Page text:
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$$E(x)=\int_0^{\frac{\pi}{2}} \sqrt{1-x^2 \sin^2 t}\, dt$$ Where $E(x)$ is complete elliptic integral of the second kind.

$u=\sin t$

$$E(x)=\int_0^{1} \frac{\sqrt{1-x^2 u^2}}{\sqrt{1-u^2}}\, du$$

$$\frac{dE(x)}{dx}=-x\int_0^{1} \frac{u^2}{\sqrt{1-u^2}\sqrt{1-x^2 u^2}} \, du$$

$$\frac{d}{dx}(x\frac{dE(x)}{dx})=-2x\int_0^{1} \frac{u^2}{\sqrt{1-u^2}\sqrt{1-x^2 u^2}} \, du-x^2\int_0^{1} \frac{xu^4}{\sqrt{1-u^2}(1-x^2 u^2)\sqrt{1-x^2 u^2}} \, du$$

$$\frac{d}{dx}(x\frac{dE(x)}{dx})=\int_0^{1} \frac{-2xu^2(1-x^2 u^2)-x^3u^4}{\sqrt{1-u^2}(1-x^2 u^2)\sqrt{1-x^2 u^2}} \, du$$

$$(x^2-1)\frac{d}{dx}(x\frac{dE(x)}{dx})=\int_0^{1} \frac{(-2xu^2+x^3u^4)(x^2-1)}{\sqrt{1-u^2}(1-x^2 u^2)\sqrt{1-x^2 u^2}} \, du \tag1$$

$$xE(x)=\int_0^{1} \frac{x\sqrt{1-x^2 u^2}}{\sqrt{1-u^2}}\, du \tag 2$$

According to Wikipedia, Equation 1 and 2 are equal but I could not prove it. Could you please help me to prove that?

$$(x^2-1) \frac{d}{dx}(x \frac{dE(x)}{dx})=xE(x)$$


If $$(x^2-1) \frac{d}{dx}(x \frac{dE(x)}{dx})=xE(x)$$ is true, then

$$(x^2-1) \frac{d}{dx}(x \frac{dE(x)}{dx})-xE(x)=0$$

$$\int_0^{1} \frac{(-2xu^2+x^3u^4)(x^2-1)}{\sqrt{1-u^2}(1-x^2 u^2)\sqrt{1-x^2 u^2}} \, du-\int_0^{1} \frac{x\sqrt{1-x^2 u^2}}{\sqrt{1-u^2}}\, du=0$$ must be. And then

$$\int_0^{1} \frac{(-2xu^2+x^3u^4)(x^2-1)-x (1-x^2 u^2)^2}{\sqrt{1-u^2}(1-x^2 u^2)\sqrt{1-x^2 u^2}} \, du=0$$

$$-x\int_0^{1} \frac{1-2u^2+x^2u^4}{\sqrt{1-u^2}(1-x^2 u^2)\sqrt{1-x^2 u^2}} \, du=0$$

If Wikipedia differential equation is true ,

$$\int_0^{1} \frac{1-2u^2+x^2u^4}{\sqrt{1-u^2}(1-x^2 u^2)\sqrt{1-x^2 u^2}} \, du=0$$

$$\int_0^{1} \frac{1-u^2}{\sqrt{1-u^2}(1-x^2 u^2)\sqrt{1-x^2 u^2}} \, du-\int_0^{1} \frac{u^2(1-x^2u^2)}{\sqrt{1-u^2}(1-x^2 u^2)\sqrt{1-x^2 u^2}} \, du=0$$

$$\int_0^{1} \frac{\sqrt{1-u^2}}{(1-x^2 u^2)\sqrt{1-x^2 u^2}} \, du=\int_0^{1} \frac{u^2}{\sqrt{1-u^2}\sqrt{1-x^2 u^2}} \, du$$ must be true too. Now I need to prove that last equation. Any idea how to proceed? Thanks a lot for advice.

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Try putting $x = 0$ into each, I think you get $0$ for one equation and something strictly negative for the other one... – Ben Millwood Sep 18 '12 at 12:19
Mathematica says $$(x^2-1)\frac{d}{dx}x\frac{dE(x)}{dx}=\frac{1}{4}(1+x)E(x)$$. – Jon Sep 18 '12 at 13:28
Do not care, now I checked Wikipedia article. – Jon Sep 18 '12 at 13:50
up vote 2 down vote accepted

Let's call on the help of E's older brother, $K(x)$. That is the complete elliptic integral of the first kind:

$$K(x)=\int_0^{\frac{\pi}{2}} \frac{dt}{\sqrt{1-x^2 \sin^2 t}}$$ Together, they form the following system:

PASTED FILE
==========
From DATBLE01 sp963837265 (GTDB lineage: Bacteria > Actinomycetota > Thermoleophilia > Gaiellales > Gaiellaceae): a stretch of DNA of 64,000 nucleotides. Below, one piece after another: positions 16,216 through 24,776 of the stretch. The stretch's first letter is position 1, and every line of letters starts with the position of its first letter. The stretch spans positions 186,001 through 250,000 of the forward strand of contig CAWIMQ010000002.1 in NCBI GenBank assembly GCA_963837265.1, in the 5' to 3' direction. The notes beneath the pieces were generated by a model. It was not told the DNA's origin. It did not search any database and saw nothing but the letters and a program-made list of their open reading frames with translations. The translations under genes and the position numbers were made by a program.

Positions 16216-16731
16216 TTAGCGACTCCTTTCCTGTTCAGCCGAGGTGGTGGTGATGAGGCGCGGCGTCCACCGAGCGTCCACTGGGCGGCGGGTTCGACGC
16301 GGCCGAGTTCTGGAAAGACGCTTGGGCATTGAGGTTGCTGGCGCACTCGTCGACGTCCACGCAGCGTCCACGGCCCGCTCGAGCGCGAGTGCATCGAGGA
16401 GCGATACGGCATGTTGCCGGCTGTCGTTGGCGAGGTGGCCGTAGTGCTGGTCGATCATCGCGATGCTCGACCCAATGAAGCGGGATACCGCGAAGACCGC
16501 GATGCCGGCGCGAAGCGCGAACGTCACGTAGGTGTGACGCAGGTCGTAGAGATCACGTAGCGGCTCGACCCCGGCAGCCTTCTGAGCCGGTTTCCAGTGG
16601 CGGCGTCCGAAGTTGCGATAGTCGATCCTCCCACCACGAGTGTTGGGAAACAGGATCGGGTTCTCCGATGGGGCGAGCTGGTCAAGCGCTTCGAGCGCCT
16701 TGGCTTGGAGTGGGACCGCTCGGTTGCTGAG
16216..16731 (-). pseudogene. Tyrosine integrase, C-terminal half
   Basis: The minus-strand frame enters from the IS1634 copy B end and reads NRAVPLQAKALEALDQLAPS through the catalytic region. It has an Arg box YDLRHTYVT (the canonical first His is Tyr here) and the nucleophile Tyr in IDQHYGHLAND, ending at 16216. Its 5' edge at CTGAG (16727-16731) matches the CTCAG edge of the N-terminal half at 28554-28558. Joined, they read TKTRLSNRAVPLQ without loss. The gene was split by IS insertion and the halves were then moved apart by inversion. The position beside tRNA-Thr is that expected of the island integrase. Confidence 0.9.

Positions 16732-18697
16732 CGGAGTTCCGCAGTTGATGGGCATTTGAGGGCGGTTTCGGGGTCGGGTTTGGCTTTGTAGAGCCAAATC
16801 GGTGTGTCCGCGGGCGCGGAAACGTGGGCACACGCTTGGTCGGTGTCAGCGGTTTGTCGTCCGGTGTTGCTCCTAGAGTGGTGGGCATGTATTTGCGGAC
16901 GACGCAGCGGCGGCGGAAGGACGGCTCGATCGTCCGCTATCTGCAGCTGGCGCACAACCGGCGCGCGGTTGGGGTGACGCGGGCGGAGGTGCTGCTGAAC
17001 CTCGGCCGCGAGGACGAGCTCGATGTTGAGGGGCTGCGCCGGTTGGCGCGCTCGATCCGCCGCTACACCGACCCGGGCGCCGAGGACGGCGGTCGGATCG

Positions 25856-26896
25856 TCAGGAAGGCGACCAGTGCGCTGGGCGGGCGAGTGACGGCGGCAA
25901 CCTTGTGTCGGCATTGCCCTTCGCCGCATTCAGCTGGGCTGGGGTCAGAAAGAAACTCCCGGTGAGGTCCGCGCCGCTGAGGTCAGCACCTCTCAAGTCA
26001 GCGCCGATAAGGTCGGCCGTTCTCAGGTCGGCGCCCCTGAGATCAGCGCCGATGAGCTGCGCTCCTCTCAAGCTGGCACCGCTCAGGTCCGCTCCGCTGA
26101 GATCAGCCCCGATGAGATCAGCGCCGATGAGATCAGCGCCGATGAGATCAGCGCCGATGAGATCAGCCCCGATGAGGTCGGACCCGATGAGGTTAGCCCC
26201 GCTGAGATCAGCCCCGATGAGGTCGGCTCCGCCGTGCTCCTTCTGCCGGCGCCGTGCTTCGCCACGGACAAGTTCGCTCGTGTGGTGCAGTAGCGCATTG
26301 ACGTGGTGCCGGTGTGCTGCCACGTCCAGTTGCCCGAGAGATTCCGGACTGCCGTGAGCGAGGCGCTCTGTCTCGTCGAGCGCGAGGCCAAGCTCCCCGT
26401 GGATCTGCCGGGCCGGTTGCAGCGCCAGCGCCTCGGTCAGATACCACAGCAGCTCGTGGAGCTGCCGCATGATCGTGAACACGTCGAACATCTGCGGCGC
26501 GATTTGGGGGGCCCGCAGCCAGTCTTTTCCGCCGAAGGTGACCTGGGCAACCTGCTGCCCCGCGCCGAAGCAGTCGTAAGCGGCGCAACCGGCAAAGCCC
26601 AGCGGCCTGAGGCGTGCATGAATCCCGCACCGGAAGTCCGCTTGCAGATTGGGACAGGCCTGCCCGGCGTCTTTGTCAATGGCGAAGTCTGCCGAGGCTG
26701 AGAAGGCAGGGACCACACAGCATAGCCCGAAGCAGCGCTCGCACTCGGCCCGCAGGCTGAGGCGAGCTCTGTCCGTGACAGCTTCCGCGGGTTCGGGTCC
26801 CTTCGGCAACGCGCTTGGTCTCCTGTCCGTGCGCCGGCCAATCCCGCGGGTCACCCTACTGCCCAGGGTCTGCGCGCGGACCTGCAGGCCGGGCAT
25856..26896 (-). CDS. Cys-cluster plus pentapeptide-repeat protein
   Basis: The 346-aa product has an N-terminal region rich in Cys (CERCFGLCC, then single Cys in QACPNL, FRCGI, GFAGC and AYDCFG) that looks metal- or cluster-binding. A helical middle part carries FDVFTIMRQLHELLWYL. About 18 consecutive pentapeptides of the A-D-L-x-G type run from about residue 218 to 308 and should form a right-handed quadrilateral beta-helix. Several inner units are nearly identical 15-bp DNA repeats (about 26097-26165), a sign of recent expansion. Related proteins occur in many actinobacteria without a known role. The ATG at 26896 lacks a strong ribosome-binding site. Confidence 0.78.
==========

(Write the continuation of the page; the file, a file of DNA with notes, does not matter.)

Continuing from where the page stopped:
$$x\frac{dK}{dx}=\frac{E}{1-x^2}-K$$ which is easy to prove.

Placing them into the diff-equation we get

$$(x^2-1)\frac{d}{dx}(x\frac{dE(x)}{dx})=(x^2-1)\left(\frac{dE}{dx}-\frac{dK}{dx}\right )$$ $$=\frac{x^2-1}{x}\left(E-K-\frac{E}{1-x^2}+K\right )$$

$$=\frac{x^2-1}{x}\frac{1-x^2-1}{1-x^2}E=xE $$
Edit: Here is the proof of


$$\frac{dK}{dx}=\left [\int_0^{\frac{\pi}{2}} \frac{dt}{\sqrt{(1-x^2 \sin^2 t)^3}}-\int_0^{\frac{\pi}{2}} \frac{dt}{\sqrt{1-x^2 \sin^2 t}}\right ]\frac{1}{x}$$ But

$$\int_0^{\frac{\pi}{2}} \frac{dt}{\sqrt{(1-x^2 \sin^2 t)^3}}=\frac{1}{1-x^2}\int_0^{\frac{\pi}{2}} \sqrt{1-x^2 \sin^2 t}\, dt$$ The last result follows from the obvious equality:

$$\frac{1-x^2}{\sqrt{(1-x^2 \sin^2 t)^3}}=$$

$$=\sqrt{1-x^2 \sin^2 t}-x^2\frac{d}{dt}\left (\frac{\sin t \cos t}{\sqrt{1-x^2 \sin^2 t}}\right )$$

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How do you show the second equation in the system? – joriki Sep 19 '12 at 8:27
@Martin Gales: I could not see an easy proof of second relation either. First one is very easy. If you know easy proof of second one, Could you please edit your answer and show us . – Mathlover Sep 19 '12 at 8:46
@Mathlover An edit is made – Martin Gales Sep 21 '12 at 8:26
@joriki An edit is made – Martin Gales Sep 21 '12 at 8:27
In what sense is that last equation obvious? – joriki Sep 21 '12 at 10:07

The derivative of the complete elliptic integral of the second kind$E(x)$ is given by,

$$ E'(x) = {\frac {{\it E} \left( x \right) }{x}}-{\frac {{\it K} \left( x \right) }{x}} \,,$$ where $K(x)$ is the complete elliptic integral of the first kind. Multiplying the above equation by $x$ gives $$ x E'(x) = {\it E}(x) - {\it K(x) } $$

$$\Rightarrow (x E'(x))' = {\frac {{\it E} \left( x \right) }{x}}-{\frac {{\it E} \left( x \right) }{ \left( 1-{x}^{2} \right) x}} =\frac{x E(x)}{x^2-1} \,.$$

Multiplying both sides of the last equation by $ (x^2-1) $ yields the desired result.

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:Thank you for answer. $x\frac{dE}{dx}=E-K$ which is easy to prove. But As you see in previous answer, I wondered how we can get $x\frac{dK}{dx}=\frac{E}{1-x^2}-K$. I tried to proof it but I could not see a way how . Could you please edit how to proof $x\frac{dK}{dx}=\frac{E}{1-x^2}-K$. If we have $x\frac{dK}{dx}=\frac{E}{1-x^2}-K$, I can proof the diff equation easily. – Mathlover Sep 20 '12 at 13:16

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